Up until now, the global ‘war on piracy’ was being carried out in a fairly similar operations to the more traditional wars against poorly understood foe. Take a look at the respective wars on drugs and terror. Much like these wars, it’s primarily being carried out by the American government, with the UK following in close tow.
In 2012 the war on piracy suddenly stepped up its game. In America, the assets of net entrepreneur and Megaupload.com founder Kim Dotcom were seized, resulting in a long, difficult fight (Kim won, kind of). In the UK, a number of service providers began banning known peer to peer (P2P) file-sharing sites from being accessed on their services. This began with The Pirate Bay, and is expected to extend out to the sites Fenopy, haring downutch downtimes.
This is how we usually wage wars, attack the source of the problem. Hunt down drug dealers, bomb terrorist training camps, it’s traditional. The individual addicts and attackers are harder to trace, so it makes more sense to damage whoever’s providing them.
Yet the internet is a different story. The networks that handle P2P traffic are symbiotic; if one company dies, the other one will. Customers trust the networks that handle their files, and so they go about their business using the networks. Simply deleting the files from a server is no longer going to be of any use – those who have been downloading the files will simply move to another server that will only host the files for that company.
So what can be done to disrupt the ongoing business of these companies? There are a couple of options.
Reduction of the quantity of data that is being stored: this is of the most diameter, and has the potential to be the most effective. Data removal can be implemented by reducing the quantity of storage that is being used. Memory sticks and disks can be used to do this, and the other options can be combined with physical damage of the hard drives so that they are effectively nonfunctional any more.
Computers that are used to do file sharing can be cloned, and data can be put onto these. The other options for data storage are external media such as USB sticks and SD Cards which are small enough to hide in your average jacket pocket.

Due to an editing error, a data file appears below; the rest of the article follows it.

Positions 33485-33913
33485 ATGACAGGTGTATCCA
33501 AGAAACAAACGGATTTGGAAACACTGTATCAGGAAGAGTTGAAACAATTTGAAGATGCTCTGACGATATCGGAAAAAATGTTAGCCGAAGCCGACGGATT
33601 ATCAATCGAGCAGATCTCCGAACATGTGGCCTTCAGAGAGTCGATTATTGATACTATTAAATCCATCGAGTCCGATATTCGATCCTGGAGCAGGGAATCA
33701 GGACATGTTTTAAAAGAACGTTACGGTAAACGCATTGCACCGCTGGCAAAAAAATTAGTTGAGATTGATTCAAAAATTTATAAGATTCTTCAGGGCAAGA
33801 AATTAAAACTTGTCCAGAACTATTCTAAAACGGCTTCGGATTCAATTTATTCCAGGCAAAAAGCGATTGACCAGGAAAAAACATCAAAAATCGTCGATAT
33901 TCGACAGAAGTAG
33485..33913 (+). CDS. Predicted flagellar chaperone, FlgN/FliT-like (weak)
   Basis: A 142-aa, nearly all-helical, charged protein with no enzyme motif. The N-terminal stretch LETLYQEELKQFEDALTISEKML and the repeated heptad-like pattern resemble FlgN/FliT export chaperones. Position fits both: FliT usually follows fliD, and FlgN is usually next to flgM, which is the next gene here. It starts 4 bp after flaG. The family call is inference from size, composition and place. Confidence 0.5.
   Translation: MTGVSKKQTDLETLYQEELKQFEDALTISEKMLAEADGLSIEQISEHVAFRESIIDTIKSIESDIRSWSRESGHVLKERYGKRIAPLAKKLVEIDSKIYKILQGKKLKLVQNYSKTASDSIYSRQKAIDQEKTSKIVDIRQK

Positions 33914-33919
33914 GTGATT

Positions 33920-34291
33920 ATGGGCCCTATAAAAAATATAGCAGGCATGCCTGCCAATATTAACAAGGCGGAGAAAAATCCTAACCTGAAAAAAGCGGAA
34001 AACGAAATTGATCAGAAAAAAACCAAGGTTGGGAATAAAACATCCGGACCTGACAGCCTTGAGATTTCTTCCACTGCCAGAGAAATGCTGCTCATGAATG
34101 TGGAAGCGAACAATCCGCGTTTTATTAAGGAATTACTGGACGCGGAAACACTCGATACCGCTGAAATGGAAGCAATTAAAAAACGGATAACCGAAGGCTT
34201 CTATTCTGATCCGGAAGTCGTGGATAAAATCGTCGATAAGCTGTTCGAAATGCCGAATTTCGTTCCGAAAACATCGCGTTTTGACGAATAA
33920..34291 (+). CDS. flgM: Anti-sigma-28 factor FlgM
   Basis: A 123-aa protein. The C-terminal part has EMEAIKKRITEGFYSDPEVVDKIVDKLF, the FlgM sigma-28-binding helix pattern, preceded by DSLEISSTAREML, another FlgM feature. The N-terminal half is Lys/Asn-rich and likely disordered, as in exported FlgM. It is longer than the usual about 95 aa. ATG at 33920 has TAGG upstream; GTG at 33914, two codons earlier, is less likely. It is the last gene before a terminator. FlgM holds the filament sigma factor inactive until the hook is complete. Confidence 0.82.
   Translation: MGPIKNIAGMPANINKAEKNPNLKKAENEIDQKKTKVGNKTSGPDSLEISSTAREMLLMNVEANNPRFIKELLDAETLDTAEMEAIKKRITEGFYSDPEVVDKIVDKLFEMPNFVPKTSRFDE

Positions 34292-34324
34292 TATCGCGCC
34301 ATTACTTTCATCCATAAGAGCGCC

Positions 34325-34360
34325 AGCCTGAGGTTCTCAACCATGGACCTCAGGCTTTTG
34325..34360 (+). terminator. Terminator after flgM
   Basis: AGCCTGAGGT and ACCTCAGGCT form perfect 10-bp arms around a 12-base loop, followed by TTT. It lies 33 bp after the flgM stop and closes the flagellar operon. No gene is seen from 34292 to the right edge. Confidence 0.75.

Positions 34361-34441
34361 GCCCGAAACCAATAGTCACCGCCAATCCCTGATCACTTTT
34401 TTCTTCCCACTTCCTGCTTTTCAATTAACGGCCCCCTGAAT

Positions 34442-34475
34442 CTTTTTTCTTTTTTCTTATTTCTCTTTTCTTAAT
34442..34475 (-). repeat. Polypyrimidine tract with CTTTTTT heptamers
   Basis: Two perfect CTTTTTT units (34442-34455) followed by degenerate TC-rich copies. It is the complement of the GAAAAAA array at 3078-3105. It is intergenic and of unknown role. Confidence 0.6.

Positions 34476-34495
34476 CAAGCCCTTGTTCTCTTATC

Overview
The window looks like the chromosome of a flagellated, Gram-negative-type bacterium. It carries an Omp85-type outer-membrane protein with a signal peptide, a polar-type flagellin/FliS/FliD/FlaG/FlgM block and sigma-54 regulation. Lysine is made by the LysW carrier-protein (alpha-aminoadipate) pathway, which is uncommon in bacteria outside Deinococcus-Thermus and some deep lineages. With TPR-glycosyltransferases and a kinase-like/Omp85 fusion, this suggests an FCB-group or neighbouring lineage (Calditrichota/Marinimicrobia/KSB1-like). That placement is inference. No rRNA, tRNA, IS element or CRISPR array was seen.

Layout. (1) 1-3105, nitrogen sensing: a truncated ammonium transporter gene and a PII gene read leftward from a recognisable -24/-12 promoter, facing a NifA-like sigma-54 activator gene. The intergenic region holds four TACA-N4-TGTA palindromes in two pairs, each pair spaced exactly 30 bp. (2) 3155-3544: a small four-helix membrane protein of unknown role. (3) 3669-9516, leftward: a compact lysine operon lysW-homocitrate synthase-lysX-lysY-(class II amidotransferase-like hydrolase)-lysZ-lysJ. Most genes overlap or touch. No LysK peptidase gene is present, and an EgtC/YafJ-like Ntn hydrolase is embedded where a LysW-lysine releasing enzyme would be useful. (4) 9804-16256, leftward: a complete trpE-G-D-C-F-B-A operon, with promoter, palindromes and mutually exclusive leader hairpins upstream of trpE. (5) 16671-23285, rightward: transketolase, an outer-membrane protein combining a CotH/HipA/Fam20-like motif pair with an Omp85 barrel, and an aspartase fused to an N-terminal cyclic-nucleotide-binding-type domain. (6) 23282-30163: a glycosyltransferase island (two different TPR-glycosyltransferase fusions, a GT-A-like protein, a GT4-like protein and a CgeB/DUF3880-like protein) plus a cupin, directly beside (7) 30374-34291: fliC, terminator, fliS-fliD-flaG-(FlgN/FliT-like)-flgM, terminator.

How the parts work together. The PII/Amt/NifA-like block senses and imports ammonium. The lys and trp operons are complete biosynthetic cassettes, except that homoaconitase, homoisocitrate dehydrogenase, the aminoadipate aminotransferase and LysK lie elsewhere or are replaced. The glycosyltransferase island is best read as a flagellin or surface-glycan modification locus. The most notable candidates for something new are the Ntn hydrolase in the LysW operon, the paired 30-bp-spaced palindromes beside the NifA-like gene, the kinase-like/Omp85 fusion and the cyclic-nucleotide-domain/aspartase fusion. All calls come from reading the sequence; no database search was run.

This is far less disruptive than physically destroying the hard drives so that they can be used again, and extremely useful if data regain from a natural disaster or virus is what it is.
If cloning of the computers is not an option, hard drives can be removed and recycled, or used forasure that can be sold for scrap metal. Hard drives can be replaced more easily than other computers as they can have operating systems copied from them, and there are refurbished machines available that will perform almost as well as a new computer.
The local thieves can be rounded up, but first they will get a good look at the hard drive, and there may be a Museum of Modern Man where they will do their damage and then fled the scene.
This may happen to a friend of a friend, or a college mate across the country, or even a relative somewhere far away who lives near you. Since viruses are recurring and attacks are becoming more sophisticated, it may be a good idea to buy some additional protection for your computer system. Most computer stores have anti-virus Among other Protection programs, so let them know you have an anti-virus ready to use.
And remember, as long as the anti-virus is rated mature, you can let it protect your home computer, you can even protect all three computers in your household and still enjoy total privacy. Who knows what may attack your computer one day. Maybe someone who has an email address you do not recognize, maybe someone who tried to bug your latest email address, or someone who just stole your identity to launch an identity thief of your children.
But if you’re still attached to your oldfashioned ineffective anti-virus software, you really need only look in a used computer to find that even an novice user could damage a badly working system with ease. In this used computer, the virus may be outdated, but the protection program most likely is not, so no alarm is called.